Local law enforcement should not act as immigration agents
On Aug. 30, federal district judge Orlando Garcia temporarily halted implementation of Texas Senate Bill 4 (SB 4). In a win for the cities of San Antonio, Houston, Austin, Dallas, El Paso, and El Cenizo, judge Garcia’s order sends the message that local communities are not powerless in the face of state and national politics.
SB 4 aims to prohibit local communities from enacting policies that stop officers from asking about, arresting, and detaining people based on immigration status or face fines, jail time on criminal misdemeanor charges, and removal from office.
SB 4 arose from a concern that immigrants who commit crimes will remain in our communities and continue committing crimes. Although the current political rhetoric has grossly exaggerated the number of immigrants who commit crimes, this is a valid concern. However, SB 4’s implementation would have had the opposite effect intended — silencing the very people who could bring criminals to justice.
Cities across the state of Texas and around the country know that in order to keep their communities safe, immigrants must feel secure in reporting crime and cooperating with law enforcement investigations and prosecutions. Threatening them with deportation is counter-productive. When crimes are not reported and witnesses fail to show up out of fear of deportation, criminals walk free. After the Texas Legislature passed SB 4, I spoke with many immigrants in San Antonio who expressed an increased fear of talking to the police.
It should go without saying that local communities know what is best for them. Unfortunately, many politicians in the halls of power have forgotten how to respect local communities, including local law enforcement. Police, prosecutors, and judges not only have years of specialized training in criminal justice, but are better acquainted with the needs and character of the communities they work in.
Judge Garcia upheld the section of SB 4 which allows law enforcement to ask about immigration status but he correctly halted the sections that penalize local communities for having policies of not questioning immigration status, or arresting or detaining someone based on immigration status. In effect, the court left the decision of how to use law enforcement resources up to local jurisdictions.
There are two main areas of debate: should local law enforcement arrest and detain people based on immigration status? The answer to the first question is an unequivocal, no. local law enforcement should not act as immigration agents and conduct arrests based solely on immigration status.
In addition to making immigrants afraid to work with law enforcement and thereby making our communities less safe, making arrests based on immigration status can lead to racial profiling. After all, how do we know who an immigrant is? We are a land of immigrants, an ethnically and racially diverse country going back for generations.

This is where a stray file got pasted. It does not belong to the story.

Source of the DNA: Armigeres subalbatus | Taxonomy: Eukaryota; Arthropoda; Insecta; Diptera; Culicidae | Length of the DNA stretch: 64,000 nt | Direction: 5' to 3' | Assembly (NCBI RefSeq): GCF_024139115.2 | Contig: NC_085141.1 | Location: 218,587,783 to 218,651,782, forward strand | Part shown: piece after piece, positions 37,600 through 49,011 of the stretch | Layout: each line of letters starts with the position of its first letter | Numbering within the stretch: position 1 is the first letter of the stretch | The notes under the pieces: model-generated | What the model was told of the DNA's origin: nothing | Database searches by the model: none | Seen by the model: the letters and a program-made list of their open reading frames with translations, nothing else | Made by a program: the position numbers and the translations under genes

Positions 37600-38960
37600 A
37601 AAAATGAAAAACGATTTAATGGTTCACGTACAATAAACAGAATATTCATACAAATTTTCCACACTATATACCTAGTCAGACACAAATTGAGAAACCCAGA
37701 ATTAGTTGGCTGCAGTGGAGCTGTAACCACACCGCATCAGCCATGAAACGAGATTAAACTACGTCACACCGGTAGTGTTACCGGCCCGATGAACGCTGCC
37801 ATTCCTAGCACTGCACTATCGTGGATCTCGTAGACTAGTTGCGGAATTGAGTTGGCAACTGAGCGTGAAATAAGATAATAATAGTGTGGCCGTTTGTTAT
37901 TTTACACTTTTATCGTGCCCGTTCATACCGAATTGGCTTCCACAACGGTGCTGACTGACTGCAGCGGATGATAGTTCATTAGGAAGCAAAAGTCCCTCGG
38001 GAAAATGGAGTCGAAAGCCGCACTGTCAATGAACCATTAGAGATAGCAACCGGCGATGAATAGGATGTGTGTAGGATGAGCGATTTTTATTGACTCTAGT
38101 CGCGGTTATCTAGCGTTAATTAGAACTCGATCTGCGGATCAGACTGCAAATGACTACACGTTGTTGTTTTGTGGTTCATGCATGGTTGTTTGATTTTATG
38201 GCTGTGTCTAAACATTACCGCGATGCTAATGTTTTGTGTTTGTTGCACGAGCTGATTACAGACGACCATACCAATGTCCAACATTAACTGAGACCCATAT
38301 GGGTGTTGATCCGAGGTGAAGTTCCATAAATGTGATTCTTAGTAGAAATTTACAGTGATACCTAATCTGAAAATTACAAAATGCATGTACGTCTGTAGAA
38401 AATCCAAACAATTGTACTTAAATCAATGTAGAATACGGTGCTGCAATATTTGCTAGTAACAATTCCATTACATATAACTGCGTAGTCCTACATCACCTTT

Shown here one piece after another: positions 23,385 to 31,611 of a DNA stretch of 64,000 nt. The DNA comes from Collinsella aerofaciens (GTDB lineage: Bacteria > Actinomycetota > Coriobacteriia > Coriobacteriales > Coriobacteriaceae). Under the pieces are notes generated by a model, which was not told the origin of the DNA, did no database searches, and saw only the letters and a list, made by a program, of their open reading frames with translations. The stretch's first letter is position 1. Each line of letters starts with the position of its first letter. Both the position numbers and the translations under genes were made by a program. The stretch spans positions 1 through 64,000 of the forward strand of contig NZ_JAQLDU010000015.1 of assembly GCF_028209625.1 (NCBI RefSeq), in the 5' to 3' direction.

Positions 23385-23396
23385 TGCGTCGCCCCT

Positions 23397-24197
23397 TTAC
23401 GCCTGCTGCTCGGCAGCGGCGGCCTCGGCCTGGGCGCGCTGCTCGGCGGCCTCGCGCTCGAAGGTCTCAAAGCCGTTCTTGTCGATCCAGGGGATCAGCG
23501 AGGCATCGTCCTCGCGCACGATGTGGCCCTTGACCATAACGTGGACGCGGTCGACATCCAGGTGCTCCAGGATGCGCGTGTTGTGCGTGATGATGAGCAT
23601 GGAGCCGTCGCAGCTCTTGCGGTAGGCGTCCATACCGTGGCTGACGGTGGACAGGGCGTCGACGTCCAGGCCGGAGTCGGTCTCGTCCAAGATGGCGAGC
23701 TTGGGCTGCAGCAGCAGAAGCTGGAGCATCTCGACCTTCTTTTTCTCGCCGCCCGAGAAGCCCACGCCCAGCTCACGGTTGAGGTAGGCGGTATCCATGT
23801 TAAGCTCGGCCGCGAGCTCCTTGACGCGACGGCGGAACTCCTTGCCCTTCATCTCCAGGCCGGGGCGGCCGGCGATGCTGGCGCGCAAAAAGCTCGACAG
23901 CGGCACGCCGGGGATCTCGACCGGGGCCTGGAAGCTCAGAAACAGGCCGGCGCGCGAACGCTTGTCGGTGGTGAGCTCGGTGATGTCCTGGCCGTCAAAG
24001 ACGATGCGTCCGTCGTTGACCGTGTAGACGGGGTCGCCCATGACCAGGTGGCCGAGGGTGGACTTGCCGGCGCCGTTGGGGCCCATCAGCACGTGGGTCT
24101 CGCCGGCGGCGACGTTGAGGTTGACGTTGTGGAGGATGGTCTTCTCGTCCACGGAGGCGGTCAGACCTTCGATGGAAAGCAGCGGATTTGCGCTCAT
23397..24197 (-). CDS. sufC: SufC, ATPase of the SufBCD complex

Furthermore, arresting people based on their immigration status is an expensive job that takes away time and resources that our police could better spend on responding to crimes, natural disasters like Hurricane Harvey, and other community emergencies.
This is why many communities have ended their 287(g) programs with the federal government, which deputize local law enforcement officers to act as immigration agents. For example, in February 2017 the sheriff of Harris County, where Houston is located, pulled out of the program, saving the county $675,000.
Whether local law enforcement should detain people based on immigration status is a slightly more complicated question. There are two scenarios in which someone might be detained based on immigration status: prior to receiving a conviction or after being convicted.
No one should be detained prior to receiving a conviction based solely on immigration status. If the individual is accused of a serious crime, our criminal justice system will likely already mandate that he or she be detained pending determination of the criminal charge.
For individuals accused of non-serious crimes, the decision to grant a bond and the bond amount is determined by a judge who evaluates whether that person will refrain from committing future crimes and show up to future court hearings. The judge can look at the person’s immigration status as one factor in the analysis.
This is consistent with how the federal government makes bond decisions across the country in immigration cases. In order for a person to be released from immigration detention they must prove they are not a danger to the community and not a flight risk. There is no reason local criminal judges cannot competently conduct the same analysis.
Our default as a society should always be liberty. Just because someone is an immigrant doesn’t mean our criminal law should apply any differently to them. As our Constitution states, all people should be treated equally. Our democracy is founded on the principle that people are innocent of crimes until proven guilty.
For immigrants convicted of non-serious crimes, such as traffic violations, they should complete their sentence and then be released. This ensures that people who have committed minor infractions are not automatically penalized with deportation, thereby building trust that law enforcement will respond to criminal action in a reasonable and proportional manner.
Our criminal justice system has developed to reflect what our communities view as serious v. non-serious crimes. Those in the halls of power should trust our system more and not pass legislation that takes away the power of local communities to decide their future.
Sara Ramey is Executive Director at the Migrant Center for Human Rights in San Antonio, Texas. The views in this article are not intended to reflect the official position of the organization.
The views expressed by contributors are their own and are not the views of The Hill.